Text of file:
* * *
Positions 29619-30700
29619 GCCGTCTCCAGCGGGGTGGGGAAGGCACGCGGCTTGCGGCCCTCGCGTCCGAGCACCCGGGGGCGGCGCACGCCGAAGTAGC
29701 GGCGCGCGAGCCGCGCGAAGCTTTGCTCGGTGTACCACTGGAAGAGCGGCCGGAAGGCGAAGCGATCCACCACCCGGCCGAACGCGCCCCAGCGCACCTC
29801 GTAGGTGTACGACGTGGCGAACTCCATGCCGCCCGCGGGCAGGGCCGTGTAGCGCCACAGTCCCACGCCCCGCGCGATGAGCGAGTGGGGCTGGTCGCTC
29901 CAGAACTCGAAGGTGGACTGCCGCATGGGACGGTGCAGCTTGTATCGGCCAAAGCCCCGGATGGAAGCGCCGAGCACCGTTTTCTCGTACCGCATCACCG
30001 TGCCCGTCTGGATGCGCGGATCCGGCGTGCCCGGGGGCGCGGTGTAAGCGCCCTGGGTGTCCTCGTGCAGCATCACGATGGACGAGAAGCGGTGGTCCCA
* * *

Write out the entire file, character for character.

Positions 29619-30700
29619 GCCGTCTCCAGCGGGGTGGGGAAGGCACGCGGCTTGCGGCCCTCGCGTCCGAGCACCCGGGGGCGGCGCACGCCGAAGTAGC
29701 GGCGCGCGAGCCGCGCGAAGCTTTGCTCGGTGTACCACTGGAAGAGCGGCCGGAAGGCGAAGCGATCCACCACCCGGCCGAACGCGCCCCAGCGCACCTC
29801 GTAGGTGTACGACGTGGCGAACTCCATGCCGCCCGCGGGCAGGGCCGTGTAGCGCCACAGTCCCACGCCCCGCGCGATGAGCGAGTGGGGCTGGTCGCTC
29901 CAGAACTCGAAGGTGGACTGCCGCATGGGACGGTGCAGCTTGTATCGGCCAAAGCCCCGGATGGAAGCGCCGAGCACCGTTTTCTCGTACCGCATCACCG
30001 TGCCCGTCTGGATGCGCGGATCCGGCGTGCCCGGGGGCGCGGTGTAAGCGCCCTGGGTGTCCTCGTGCAGCATCACGATGGACGAGAAGCGGTGGTCCCA